(note: we purchased the same photo spectrometer as those used by NASA to test lighting quality. We test samples of every LED that we sell to make sure that the lumens and CRI are accurate as listed on the box… I’m surprised by how many aren’t!)
    This is one that even most showrooms haven’t heard of. L-Rating refers to the “Lifetime Rating” for the diodes in LED’s. Diodes have a half-life, which means that they’ll eventually be half as bright as they are when new. What most don’t know is that the rated hours for an LED is how long the diodes are expected to last until they hit half their original brightness.

    In simple terms, if you have an LED with a 15,000 hour expected life and an L-Rating of L50 (note: this is VERY common on the LED’s I see in box stores and online) that means that at 15,000 hours the lumens will be half as bright. Usually the LED is so dim as to be incomfortable years before it ever gets to 15,000 hours. An L-Rating of L70 means that the lumens will be 70% as bright at the rated life. Most cheap, mass-sold LED will have a lower expected life and an L50 rating. Again, that will look great for about two years, and then begin to dim to the point of being unbearable.

    The very best LED will have an L70 rating at a 50,000+ rated life.
    We place a lifetime warranty on any LED that we sell, and we require vendors to get behind us on that. It’s simply too expensive for people to invest in LED that will poop out in a year or two or start to dim to the point of discomfort, so we search for LED vendors that will stand behind us with high L-Ratings and 50,000+ rated hours (which, in combination, is far longer than almost any normal user will ever need) and then agree to warranty anything that fails at any time. Most vendors will place a time limit on their warranty, but so long as it’s more than 5 years and they have a good L-Rating and lifetime expectancy, we’re willing to take the risk of giving our added warranty beyond the 5 years.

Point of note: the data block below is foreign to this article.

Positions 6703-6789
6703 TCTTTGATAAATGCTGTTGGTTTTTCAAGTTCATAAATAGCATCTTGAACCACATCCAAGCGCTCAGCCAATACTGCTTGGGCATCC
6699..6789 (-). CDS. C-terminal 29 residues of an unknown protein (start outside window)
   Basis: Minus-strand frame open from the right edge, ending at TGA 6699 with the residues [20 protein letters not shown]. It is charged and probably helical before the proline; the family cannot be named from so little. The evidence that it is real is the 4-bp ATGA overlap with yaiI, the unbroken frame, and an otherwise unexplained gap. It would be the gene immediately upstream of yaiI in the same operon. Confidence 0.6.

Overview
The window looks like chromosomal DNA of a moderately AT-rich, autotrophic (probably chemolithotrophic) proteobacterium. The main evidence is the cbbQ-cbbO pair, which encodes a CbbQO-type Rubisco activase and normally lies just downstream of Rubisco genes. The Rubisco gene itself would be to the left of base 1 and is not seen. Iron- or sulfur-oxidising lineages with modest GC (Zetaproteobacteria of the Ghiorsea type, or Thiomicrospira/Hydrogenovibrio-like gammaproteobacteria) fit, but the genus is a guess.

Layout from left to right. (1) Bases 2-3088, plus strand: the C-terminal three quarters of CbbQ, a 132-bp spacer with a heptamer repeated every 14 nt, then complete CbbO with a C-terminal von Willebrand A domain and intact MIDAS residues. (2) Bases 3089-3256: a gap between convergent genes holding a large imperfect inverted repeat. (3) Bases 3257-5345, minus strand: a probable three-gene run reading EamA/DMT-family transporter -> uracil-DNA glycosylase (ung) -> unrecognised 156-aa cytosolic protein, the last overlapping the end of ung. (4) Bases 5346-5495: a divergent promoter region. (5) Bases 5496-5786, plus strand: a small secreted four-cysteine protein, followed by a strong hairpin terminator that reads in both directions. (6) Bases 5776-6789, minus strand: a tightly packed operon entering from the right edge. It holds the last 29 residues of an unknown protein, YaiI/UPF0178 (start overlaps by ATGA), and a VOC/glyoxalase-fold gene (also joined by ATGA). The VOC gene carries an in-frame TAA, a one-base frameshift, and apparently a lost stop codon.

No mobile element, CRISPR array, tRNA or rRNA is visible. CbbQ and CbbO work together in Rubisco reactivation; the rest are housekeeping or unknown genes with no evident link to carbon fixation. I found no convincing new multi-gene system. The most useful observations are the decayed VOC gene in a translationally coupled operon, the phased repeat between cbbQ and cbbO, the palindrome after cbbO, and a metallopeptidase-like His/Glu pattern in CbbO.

This is a little more advanced but is gaining momentum – especially with people raising awareness about the harms of computer screen and phone screen light. Poor quality LED will have an unbalanced-spectrum light. That usually means a big spike in blue light. Diodes naturally glow blue, so you have to layer them with quality phosphors to make the light non-blue. Usually cheap LED manufacturers will use lenses and tricks with cheaper diodes/phosphors (the diode and phosphor selection process is known as “binning”) to try to hide the harmful blue light. Your eyes might be deceived but your brain can’t be fooled.

    Most packaging won’t say anything about harmful blue light, so if you want to sell the healthiest LED, you’ll have to ask your manufacturer for a light spectrum report or a blue light measure (look for something below 15%).

    Below is a link to view. The best quality LED will have “full spectrum” light that is as close to the left-most image (natural sunlight) where cheap LED will usually have a big spike in blue light: https://iristech.co/wp-content/uploads/2018/06/different-light-sources.jpg

    Lighting spectrum is also measured with a good photo spectrometer.

    (note: If you don’t want to spend on a photo spectrometer – the one we purchased cost about $3000 – but could benefit from a list of quality LED’s that meet pretty strict quality requirements, let me know what types of LED’s you’re selling and I’ll send recommendations)